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11 August 2014
Citizen archaeologists help rediscover British Bronze Age

The British Museum's Bronze Age Index - an illustrated card catalogue containing over 30,000 records of Bronze Age tools and weapons - complements the current Portable Antiquities Scheme Database of metal object finds. Begun in the early 20th century, it was the first catalogue of its kind, and probably the first British archaeology initiative to call on public help with documenting British prehistory.
     Following in the footsteps of creators of the Index, the museum is once again calling on the public to help research this extremely important resource. Since late 2013, the digitisation of the entire Index has been undertaken by the MicroPasts project, employing help from 'citizen archaeologists' to assist in transcribing the information contained on these cards. By undertaking these transcriptions, it will be possible to incorporate the Index's 30,000 records rapidly into the PAS database, which on its own includes nearly one million objects collected by the public, usually by metal-detectorists. Additionally, people are helping create 3D models of objects, many of which are recorded by the Index.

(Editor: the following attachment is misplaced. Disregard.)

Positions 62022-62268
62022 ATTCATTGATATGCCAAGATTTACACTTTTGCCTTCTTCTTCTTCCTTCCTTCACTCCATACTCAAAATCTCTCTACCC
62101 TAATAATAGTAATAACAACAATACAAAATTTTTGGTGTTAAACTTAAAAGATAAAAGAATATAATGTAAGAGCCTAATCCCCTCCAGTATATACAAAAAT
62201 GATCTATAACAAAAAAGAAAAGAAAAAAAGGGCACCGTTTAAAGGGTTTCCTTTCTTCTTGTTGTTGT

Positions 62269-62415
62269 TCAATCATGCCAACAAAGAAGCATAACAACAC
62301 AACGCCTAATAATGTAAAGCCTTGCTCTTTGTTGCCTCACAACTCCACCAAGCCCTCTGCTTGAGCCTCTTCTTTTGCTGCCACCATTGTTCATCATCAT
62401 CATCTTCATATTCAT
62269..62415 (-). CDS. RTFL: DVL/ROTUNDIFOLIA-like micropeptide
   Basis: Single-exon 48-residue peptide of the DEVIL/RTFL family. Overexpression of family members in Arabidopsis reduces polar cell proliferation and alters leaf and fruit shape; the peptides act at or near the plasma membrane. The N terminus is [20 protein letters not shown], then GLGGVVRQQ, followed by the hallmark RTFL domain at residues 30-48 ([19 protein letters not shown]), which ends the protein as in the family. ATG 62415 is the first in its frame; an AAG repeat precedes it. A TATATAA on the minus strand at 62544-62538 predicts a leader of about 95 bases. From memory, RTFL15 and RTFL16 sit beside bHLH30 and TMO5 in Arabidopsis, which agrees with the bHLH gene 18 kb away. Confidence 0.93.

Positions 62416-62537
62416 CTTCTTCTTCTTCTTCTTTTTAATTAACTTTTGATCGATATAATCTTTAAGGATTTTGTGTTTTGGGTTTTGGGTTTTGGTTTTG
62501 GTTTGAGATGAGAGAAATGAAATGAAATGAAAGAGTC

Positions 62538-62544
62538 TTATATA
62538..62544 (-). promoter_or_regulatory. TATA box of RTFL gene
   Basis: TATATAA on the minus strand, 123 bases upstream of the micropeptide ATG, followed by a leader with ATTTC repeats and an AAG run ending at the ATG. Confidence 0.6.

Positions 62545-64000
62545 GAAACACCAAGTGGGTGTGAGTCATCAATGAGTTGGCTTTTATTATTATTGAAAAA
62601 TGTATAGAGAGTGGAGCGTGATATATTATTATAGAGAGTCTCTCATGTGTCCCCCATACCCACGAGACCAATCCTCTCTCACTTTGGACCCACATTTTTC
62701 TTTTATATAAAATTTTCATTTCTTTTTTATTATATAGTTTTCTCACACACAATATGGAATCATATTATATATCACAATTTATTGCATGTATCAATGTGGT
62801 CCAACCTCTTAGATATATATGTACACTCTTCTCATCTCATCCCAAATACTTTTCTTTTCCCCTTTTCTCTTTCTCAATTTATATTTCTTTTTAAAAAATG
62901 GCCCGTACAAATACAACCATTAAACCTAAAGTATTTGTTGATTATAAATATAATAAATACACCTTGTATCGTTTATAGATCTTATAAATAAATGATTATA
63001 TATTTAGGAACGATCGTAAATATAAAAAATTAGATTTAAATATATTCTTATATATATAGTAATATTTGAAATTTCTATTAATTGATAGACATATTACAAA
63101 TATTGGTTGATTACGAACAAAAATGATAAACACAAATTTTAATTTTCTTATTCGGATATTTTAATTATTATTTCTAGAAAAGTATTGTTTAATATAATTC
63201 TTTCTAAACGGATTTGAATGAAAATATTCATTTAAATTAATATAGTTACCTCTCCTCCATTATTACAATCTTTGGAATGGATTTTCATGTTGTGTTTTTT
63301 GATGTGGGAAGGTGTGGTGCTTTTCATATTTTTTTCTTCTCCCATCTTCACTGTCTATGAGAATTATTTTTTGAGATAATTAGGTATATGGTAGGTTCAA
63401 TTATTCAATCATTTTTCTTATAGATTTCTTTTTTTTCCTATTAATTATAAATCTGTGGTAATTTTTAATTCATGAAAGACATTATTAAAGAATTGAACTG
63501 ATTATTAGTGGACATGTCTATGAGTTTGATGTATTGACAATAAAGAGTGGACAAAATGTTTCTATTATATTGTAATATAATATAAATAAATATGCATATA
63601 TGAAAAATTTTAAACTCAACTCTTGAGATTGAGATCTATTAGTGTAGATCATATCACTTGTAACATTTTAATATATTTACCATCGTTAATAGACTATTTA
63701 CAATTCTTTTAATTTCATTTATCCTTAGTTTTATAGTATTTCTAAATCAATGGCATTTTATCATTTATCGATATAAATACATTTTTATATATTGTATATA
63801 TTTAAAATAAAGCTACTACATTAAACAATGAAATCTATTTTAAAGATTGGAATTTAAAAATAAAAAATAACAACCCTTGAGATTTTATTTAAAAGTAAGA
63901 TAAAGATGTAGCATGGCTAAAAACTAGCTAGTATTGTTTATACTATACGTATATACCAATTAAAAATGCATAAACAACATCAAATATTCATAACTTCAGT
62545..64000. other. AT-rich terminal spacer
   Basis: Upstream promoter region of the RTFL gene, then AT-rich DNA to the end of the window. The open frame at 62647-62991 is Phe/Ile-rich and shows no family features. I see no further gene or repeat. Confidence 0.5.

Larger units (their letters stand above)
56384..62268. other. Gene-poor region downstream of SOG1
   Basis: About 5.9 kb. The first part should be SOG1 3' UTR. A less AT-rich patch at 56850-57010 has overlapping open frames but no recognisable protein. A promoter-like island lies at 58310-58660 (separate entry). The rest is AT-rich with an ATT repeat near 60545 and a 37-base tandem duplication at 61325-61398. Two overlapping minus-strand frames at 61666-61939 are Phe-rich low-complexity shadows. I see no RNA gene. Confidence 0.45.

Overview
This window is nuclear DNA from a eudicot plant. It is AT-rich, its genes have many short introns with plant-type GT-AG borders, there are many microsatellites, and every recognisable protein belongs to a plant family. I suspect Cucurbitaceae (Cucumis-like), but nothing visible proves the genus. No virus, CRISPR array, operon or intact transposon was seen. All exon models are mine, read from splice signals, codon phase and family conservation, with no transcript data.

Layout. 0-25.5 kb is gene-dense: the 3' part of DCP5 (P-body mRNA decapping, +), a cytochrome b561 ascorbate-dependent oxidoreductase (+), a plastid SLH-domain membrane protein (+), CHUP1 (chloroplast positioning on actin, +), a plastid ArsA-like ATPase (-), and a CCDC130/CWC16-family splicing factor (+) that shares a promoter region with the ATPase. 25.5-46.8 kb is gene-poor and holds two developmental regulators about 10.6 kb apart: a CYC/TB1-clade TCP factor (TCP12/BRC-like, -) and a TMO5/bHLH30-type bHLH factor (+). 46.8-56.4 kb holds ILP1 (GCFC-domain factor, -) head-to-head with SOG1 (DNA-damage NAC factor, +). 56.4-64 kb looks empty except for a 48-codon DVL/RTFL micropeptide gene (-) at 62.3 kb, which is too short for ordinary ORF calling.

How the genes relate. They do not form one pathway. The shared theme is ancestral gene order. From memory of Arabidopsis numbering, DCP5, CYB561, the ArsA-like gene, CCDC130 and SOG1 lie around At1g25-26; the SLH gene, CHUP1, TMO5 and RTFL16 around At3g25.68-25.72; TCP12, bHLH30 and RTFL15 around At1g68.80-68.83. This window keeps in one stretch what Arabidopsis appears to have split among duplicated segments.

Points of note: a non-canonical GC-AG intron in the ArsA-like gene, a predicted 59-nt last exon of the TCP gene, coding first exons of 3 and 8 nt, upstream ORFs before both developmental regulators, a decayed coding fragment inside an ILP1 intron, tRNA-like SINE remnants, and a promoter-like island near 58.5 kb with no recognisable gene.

The result will be the largest national database of prehistoric metal finds anywhere in the world, and a near-comprehensive view of what we currently know about such finds in the UK. Metal finds are not only crucial forms of evidence for dating Britain's prehistoric past, but also tell us a great deal about prehistoric society and economy. The creation of this database will allow for the rethinking of almost everything we currently know about the use of metal in Bronze Age Britain, giving us a more comprehensive view of our prehistoric past.
     To find out out more about MicroPasts, or help with the research, visit the project's web site at micropasts.org

Edited from The British Museum (4 August 2014)

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